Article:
We get so many enquiries from people who believe it’s too late to learn. Maybe they have children who have left home or they’ve been dreaming of trying it for decades. It’s never too late to learn, is it?
I touched on this a bit before. As there are so many benefits to playing drums the range of people playing should reflect this. Taking up the drums can relieve stress, increase fitness and is a great way to meet new people. These things are surely beneficial to anyone, regardless of age!
What is your favourite book or resource to use when teaching?
There are loads of great nuggets of information and inspiration from instructional DVDs. I think it’s important to watch as many as possible. The ones that stick out for me are Musical Drumming in Different Styles by Gregg Bissonette. Also Groove Alchemy by Stanton Moore.
We’re always promoting the hashtag #PractiseMore. We believe that, well, everyone can find that extra five minutes a day to aim higher. What’s your number 1 piece of practice advice?
Warm up! You won’t believe how much better you’ll feel behind the drum set for it. Other than that have some sort of structure and routine. Split your practice into three parts, 1) technique, 2) repertoire and 3) improvisation.
Glastonbury to Glasgow
You’ve already toured the UK quite extensively with various groups and projects. What’s the best gig you’ve ever played?
I was very lucky to get the opportunity to play at Glastonbury Festival with Astronomyy in 2015. It’s an incredible festival in terms of size, variety. Glastonbury definitely deserves its reputation as the best festival in the world.
That’s a pretty big deal! What about the worst gig you ever played?
Unfortunately there are a fair few that spring to mind! The worst ones are when you turn up after a long journey and there’s just nobody there. My old band played a show in Glasgow a few years ago. We made the eight-hour trip only to find none of the other local bands had showed. You sort of rely on those guys to bring the majority of the audience at the stage we were. We played to the one friend we had in Glasgow whilst wrestling re-runs out on all of the TV screens. Our thing was indie folk, so not entirely fitting. Although that was the least of our worries!
Live, live, live!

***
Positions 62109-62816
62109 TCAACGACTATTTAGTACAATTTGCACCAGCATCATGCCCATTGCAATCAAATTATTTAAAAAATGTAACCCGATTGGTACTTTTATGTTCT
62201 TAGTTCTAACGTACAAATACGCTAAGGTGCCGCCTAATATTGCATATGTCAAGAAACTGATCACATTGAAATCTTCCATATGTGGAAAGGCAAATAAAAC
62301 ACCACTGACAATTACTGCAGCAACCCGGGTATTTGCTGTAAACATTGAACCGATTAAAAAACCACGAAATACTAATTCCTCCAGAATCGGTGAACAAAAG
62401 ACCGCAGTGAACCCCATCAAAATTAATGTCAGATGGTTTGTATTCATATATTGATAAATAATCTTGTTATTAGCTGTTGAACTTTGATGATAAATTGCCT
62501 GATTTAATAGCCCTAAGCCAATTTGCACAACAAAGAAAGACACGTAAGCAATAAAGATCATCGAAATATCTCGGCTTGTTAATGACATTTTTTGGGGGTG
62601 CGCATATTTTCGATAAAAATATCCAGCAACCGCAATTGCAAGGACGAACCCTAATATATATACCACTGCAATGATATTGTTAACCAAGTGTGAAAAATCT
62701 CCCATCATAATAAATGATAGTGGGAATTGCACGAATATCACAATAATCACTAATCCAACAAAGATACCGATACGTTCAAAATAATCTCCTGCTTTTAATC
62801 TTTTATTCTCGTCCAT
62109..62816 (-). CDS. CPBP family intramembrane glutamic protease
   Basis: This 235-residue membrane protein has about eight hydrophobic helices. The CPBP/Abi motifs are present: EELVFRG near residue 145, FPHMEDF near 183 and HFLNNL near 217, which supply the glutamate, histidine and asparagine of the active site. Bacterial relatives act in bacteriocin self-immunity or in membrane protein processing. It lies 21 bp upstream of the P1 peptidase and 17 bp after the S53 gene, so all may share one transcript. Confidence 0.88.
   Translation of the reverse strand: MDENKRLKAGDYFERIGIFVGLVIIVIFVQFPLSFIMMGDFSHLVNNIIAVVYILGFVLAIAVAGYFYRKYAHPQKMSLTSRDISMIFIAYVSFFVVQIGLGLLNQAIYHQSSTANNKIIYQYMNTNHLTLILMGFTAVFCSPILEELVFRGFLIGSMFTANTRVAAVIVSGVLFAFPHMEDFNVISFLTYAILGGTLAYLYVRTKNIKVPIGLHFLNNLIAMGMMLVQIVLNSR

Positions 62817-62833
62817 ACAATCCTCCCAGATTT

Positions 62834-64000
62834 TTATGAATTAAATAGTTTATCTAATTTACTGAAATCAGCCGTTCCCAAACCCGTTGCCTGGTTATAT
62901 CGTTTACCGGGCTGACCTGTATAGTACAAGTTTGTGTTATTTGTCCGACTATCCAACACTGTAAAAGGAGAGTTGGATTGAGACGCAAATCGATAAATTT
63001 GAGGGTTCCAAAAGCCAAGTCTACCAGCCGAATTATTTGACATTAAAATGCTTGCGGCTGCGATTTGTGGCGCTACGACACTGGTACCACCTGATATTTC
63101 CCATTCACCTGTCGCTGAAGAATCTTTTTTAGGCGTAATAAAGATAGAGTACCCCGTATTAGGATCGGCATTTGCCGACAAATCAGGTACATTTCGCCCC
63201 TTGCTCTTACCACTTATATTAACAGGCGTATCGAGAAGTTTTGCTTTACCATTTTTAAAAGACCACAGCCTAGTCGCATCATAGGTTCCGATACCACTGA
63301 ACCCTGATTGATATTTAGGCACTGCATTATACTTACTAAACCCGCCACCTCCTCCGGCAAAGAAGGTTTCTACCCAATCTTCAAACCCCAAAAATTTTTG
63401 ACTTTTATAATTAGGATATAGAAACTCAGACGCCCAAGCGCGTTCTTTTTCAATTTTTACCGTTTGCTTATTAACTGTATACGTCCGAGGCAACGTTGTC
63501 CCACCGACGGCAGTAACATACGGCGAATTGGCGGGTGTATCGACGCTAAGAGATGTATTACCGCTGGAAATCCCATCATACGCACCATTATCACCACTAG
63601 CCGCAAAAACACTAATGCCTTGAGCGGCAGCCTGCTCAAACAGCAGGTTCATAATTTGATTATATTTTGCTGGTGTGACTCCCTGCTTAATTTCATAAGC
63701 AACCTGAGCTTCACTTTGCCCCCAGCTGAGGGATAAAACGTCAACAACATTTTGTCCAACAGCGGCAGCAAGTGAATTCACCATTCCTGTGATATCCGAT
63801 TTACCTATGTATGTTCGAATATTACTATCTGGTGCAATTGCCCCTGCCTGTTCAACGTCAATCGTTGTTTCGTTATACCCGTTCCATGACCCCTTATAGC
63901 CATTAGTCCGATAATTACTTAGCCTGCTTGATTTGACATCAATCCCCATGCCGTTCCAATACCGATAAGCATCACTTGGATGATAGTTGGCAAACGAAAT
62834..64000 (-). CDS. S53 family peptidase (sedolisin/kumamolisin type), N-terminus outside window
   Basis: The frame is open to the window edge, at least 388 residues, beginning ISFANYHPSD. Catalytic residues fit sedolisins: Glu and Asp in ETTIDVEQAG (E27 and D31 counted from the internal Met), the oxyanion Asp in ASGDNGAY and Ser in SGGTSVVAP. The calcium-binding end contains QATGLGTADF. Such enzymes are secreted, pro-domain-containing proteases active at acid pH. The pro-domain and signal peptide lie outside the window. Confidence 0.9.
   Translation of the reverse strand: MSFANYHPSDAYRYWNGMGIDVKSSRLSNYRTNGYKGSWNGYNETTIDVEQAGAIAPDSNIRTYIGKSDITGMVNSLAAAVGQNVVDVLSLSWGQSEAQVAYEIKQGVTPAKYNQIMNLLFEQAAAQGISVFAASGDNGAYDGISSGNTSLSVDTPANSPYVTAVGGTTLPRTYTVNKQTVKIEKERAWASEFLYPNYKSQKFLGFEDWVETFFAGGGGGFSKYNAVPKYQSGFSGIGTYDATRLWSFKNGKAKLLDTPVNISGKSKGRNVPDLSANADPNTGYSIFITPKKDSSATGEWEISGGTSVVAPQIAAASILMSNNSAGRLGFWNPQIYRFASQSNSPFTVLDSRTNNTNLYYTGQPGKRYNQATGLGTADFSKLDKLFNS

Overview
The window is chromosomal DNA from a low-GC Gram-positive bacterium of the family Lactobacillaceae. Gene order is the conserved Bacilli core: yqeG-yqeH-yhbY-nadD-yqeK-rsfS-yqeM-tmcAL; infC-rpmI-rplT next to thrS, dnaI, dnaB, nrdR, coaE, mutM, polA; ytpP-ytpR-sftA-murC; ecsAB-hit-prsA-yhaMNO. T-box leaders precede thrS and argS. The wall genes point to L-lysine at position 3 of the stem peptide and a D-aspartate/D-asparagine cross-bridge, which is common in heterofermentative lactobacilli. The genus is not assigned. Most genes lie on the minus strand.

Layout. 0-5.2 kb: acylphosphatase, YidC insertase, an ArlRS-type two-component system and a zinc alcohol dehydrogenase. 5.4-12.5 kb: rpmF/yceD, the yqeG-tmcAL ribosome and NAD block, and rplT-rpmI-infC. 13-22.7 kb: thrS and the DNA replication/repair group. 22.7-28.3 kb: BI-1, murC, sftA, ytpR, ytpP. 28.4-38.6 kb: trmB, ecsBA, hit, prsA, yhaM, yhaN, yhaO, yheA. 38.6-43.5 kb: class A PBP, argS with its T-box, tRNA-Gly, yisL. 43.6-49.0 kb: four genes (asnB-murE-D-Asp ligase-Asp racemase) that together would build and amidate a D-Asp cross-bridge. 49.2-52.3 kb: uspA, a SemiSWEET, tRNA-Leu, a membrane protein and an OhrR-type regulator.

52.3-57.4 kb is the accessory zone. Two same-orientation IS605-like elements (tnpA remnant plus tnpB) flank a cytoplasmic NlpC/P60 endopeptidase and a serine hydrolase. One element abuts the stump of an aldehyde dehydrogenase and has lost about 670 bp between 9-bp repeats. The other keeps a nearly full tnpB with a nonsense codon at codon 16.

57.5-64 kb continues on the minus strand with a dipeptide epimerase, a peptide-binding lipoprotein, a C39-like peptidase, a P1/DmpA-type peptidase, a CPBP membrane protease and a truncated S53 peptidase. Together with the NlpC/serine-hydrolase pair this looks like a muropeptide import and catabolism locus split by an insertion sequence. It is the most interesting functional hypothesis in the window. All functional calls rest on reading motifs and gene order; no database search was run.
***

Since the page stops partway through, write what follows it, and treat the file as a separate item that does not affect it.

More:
When you’re not sat behind the kit I assume you go and see live music. What’s the best gig you’ve ever been to?
Yes, I love going to gigs so there’s a few that I could pick. Radiohead at Reading Festival in 2009 was really special. They have such a vast and varied back-catalogue. You’re never sure what you’re going to get on a live show but that night they played all my favourites. I’m really looking forward to seeing them again at Glastonbury this year.
Yes, I agree! I saw them at Leeds Festival that year too. It felt like less than half the audience turned out but it was a spectacular show. Speaking of which, who would be your dream collaboration?
I’d love to work with Josh Homme. For me, anything he touches seems to turn to gold. He’s got such a great understanding of every instrument. He always seems to place a lot of stock on how the drums are serving a song. It would be pretty daunting to follow some of the amazing players he’s worked with though.
Foo for thought
And lastly, who is your favourite drummer? There’s got to be one!?
There are so many I could chose for lots of different reasons. Someone who has stuck with me from when I first started is Taylor Hawkins. I remember getting the Foo Fighters live DVD Everywhere But Home as a kid and. The energy he had behind the drum set blew me away. I must have watched the thing a thousand times. I would try and play along but could never keep up! The shows on the DVD are from quite an early stage for the band. Most of the songs played had drum parts written originally by Dave Grohl. It was amazing to see how Taylor had interpreted these to make them his own. I also love a drummer who can sing. Taylor has an amazing voice which he puts to good use with both Foo Fighters and on his solo projects.
Thanks Joe, we really appreciate it!